Rolakeosabia called it a book that was ‘Bursting with life (and death)’ and commented on how the author melded different genres to create an otherworldly tale: ‘The Seven Moons of Maali Almeida is an amalgamation of speculative fiction, historical fiction and mystery’.
Mutyas found the narrative structure, at times, a tough read. ‘The constant shifts in timelines and narratives makes the book feel disjointed but this seems intentional to the greater message of the book which I am still yet to grasp.’
Esosao said they were drawn in by ‘the world-building and loved the initial mystery and intrigue in the beginning of the book’, but struggled to connect to the novel’s protagonist. ‘The character felt underdeveloped and there was a definite lack of intimacy between the reader and main character - perhaps the second-person perspective contributed to this detachment.
Lyzalawal noted: ‘It’s interesting how the political climate running through the book can be ignored, the same way in which we often disassociate from politics in our own lives and continue to trudge along.’
As the Glasgow-based club were allocated NoViolet Bulawayo’s tale of an uprising told through a chorus of animal voices, they mused on Twitter about how to begin: ‘A common #BookGroup quandary is when to start #reading: too early means forgetting stuff; too late runs the risk of not finishing! At 403 pages we need to read 50.4 pages a day to finish before our chat… We can do it!’, they said.
After reading, their member Emma said: ‘You can’t help but admire the author’s ambition in attempting to tell such a “big” story about a nation and I came away from the book determined to read up more on a history and culture I have so little knowledge of.’
‘The joy of belonging to a book group is that you read outside your comfort zone, which can turn up gems. The reverse is true as well of course. Personally, I found Glory a struggle to read. I’m not keen on allegory, and sometimes the satire seemed rather laboured.’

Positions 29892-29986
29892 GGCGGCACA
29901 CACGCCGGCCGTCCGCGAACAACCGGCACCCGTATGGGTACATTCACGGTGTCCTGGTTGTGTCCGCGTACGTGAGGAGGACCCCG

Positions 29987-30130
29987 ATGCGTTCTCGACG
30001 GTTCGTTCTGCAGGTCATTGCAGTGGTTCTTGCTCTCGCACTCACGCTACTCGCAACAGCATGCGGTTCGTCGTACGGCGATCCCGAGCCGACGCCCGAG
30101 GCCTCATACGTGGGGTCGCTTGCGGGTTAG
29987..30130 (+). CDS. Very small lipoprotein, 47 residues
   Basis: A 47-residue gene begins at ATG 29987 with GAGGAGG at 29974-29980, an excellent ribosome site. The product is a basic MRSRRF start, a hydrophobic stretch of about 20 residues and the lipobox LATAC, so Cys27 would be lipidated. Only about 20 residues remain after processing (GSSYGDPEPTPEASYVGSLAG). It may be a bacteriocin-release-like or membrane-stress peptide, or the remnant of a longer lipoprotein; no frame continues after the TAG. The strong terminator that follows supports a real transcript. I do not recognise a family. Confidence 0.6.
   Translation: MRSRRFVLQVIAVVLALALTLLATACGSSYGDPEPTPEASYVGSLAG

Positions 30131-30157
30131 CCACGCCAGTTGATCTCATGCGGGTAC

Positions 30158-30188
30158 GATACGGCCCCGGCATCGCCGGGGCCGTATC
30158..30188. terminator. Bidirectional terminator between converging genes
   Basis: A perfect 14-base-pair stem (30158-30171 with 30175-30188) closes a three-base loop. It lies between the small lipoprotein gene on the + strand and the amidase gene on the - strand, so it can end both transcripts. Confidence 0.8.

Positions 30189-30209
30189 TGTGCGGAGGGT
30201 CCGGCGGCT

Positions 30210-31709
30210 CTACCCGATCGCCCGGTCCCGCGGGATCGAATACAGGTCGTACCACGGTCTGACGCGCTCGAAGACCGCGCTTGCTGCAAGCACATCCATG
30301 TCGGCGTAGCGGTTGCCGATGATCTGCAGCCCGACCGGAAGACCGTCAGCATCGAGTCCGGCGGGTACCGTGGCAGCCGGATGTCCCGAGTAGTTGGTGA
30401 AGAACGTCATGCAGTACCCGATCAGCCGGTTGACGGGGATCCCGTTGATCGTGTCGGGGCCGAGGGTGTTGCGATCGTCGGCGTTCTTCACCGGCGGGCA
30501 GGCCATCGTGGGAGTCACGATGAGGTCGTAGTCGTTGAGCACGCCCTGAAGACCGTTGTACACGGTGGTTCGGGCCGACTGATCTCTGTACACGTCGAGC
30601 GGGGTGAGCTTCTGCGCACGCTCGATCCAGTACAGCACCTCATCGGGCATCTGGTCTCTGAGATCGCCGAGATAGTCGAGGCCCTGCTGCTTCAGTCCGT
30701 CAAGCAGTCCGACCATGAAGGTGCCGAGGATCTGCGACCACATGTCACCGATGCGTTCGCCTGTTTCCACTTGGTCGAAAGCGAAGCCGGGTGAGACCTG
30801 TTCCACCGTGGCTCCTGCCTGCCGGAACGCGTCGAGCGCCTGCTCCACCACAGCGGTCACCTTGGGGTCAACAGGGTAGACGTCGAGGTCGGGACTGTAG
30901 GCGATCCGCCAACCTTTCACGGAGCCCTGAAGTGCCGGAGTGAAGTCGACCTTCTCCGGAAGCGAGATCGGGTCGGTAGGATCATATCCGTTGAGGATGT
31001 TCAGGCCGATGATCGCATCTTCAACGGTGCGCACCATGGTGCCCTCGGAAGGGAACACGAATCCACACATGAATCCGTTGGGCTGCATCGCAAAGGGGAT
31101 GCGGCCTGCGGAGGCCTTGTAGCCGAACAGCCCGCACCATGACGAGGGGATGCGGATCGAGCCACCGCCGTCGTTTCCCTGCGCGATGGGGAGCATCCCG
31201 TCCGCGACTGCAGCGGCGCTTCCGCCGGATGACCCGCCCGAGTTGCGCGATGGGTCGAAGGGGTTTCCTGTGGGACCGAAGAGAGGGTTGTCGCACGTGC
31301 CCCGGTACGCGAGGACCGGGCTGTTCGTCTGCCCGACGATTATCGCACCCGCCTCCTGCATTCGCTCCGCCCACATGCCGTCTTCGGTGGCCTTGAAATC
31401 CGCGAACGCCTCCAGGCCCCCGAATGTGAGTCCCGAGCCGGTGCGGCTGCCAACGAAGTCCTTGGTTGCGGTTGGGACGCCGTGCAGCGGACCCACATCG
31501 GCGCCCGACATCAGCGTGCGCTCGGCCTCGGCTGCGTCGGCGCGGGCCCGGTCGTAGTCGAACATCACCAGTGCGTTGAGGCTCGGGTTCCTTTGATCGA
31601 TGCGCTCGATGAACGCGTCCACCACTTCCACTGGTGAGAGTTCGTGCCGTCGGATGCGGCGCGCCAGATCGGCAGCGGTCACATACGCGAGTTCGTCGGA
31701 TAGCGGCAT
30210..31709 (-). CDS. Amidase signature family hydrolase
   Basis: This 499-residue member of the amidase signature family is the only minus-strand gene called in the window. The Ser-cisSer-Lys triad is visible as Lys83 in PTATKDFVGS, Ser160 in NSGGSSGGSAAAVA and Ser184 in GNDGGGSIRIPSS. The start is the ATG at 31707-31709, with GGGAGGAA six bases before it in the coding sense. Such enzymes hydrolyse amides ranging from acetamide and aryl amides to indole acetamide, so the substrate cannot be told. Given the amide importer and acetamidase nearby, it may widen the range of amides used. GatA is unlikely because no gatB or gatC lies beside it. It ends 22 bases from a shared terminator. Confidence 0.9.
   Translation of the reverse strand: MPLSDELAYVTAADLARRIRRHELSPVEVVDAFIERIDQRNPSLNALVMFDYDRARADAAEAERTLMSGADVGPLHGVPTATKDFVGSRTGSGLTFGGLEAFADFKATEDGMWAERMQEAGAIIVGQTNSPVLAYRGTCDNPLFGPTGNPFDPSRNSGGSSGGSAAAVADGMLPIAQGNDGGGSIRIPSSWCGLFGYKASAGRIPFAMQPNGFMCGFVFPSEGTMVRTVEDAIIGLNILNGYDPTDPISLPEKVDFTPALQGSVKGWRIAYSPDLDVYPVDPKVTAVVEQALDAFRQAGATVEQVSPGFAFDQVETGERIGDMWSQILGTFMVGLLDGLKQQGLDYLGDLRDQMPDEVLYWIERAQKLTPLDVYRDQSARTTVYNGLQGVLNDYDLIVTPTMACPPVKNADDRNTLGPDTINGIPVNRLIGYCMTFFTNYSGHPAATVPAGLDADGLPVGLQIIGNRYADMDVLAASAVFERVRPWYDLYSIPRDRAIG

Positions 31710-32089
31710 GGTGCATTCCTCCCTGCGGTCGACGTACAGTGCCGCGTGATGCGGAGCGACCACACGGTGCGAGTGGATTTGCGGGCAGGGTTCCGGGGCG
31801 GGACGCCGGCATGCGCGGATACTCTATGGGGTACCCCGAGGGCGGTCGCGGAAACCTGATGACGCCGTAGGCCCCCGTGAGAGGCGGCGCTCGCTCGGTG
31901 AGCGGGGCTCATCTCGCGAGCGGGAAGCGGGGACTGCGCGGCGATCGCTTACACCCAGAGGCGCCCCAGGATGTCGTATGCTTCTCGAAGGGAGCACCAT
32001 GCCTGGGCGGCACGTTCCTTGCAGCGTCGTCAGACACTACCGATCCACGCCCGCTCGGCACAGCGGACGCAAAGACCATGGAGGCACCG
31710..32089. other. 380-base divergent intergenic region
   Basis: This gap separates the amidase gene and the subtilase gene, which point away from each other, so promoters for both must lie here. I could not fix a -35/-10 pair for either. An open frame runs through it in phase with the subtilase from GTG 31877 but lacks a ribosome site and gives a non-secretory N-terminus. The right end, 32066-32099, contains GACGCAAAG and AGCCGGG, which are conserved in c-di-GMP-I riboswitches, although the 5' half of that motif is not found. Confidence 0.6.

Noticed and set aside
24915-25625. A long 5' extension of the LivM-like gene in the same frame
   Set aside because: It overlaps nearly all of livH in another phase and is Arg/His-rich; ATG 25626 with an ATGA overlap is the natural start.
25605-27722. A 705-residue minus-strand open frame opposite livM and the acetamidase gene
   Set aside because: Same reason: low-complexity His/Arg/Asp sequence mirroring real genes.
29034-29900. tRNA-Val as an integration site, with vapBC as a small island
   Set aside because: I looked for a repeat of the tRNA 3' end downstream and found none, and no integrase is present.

Astrid commented on the author’s writing style and said: ‘Some passages were very flowing and there was a natural storytelling underlying the ambitious description of a nation’s resilience and repeated rebirth.’
For some members, this style and narrative structure proved challenging at times. Morag said ‘I did find the whole chorus of animal voices narrating the story slightly confusing and hard to get into for the first couple of chapters’ though she added that while reading, ‘that quickly changed’. ‘Yes, there are a lot characters but each of them is used with skill, purpose and intent.’
Member Claire was struck by Glory’s stylistic and genre-bending prowess. ‘It has splashes of farce, violent tragedy, trenchant political critique, and a rolling command of its postcolonial diction.’ For Emma, the book’s nods to current affairs made it an emotional read. ‘This is the first time I have seen George Floyd turn up in fiction, and I found that part of the book incredibly moving,’ they said. Member Jackie also commented on the book’s take on the fall of Robert Mugabe: ‘This book is ambitious in scope and yet remains a deeply individual study of suffering under tyranny,’ they said.
Members of the club also appeared on BBC Radio Scotland’s Afternoon Show to discuss the Book Club Challenge (listen here from 1:40:40).
We had such a lovely night at bookclub last night with @_HanKing. Hannah, author of She And I, chatted to the group, answered all our questions and personalised the group’s books. Plus we had cake to celebrate being a #BookerBookclubChallenge group! pic.twitter.com/wRovGBFcnJ— BridgeBooksDromore (@BridgeBooksDro1) September 21, 2022
Bridge Books took on Alan Garner’s fable about an introspective young mind, a book which the group called a ‘Marmite’ novel.
‘…it became apparent there are so many ways to interpret the book and everyone took something different from it,’ said Craftandbookjunkieni, on Instagram.
Another member thought it was a book that benefited from multiple reads, remarking, ‘It’s a good thing that the novel is so short, because it bears (perhaps even demands) repeated reading to unlock its messages.’ Commenting on Garner’s prowess as a writer, they said: ‘Perhaps none of it is meant to make sense in the traditional meaning of the word. Rather, it’s Alan Garner’s meditation on time and existence from the perspective of someone who is 87 and has viewed the world through the prism of fantasy throughout his working life.
For some members, Garner’s liberal use of colloquialisms detracted from the story. Melissa said ‘This was my first time reading a story by Alan Garner and by the end I’m intrigued to read more! Does that mean I loved Treacle Walker? Not necessarily. Did I appreciate it? Yes. It read like a folktale, which I enjoyed and I tried to read it with a loose hold, not gripping and stressing, trying to understand all of the deeper meanings that must be hidden beneath its riddles and slang.’
Craftandbookjunkieni concluded, ‘I have never read anything by Alan Garner before and what an introduction this unique book was. It is packed full of mythology, folklore and has a fable feel to it. The prose is full of colloquialisms, local dialect, paradoxes and slang.’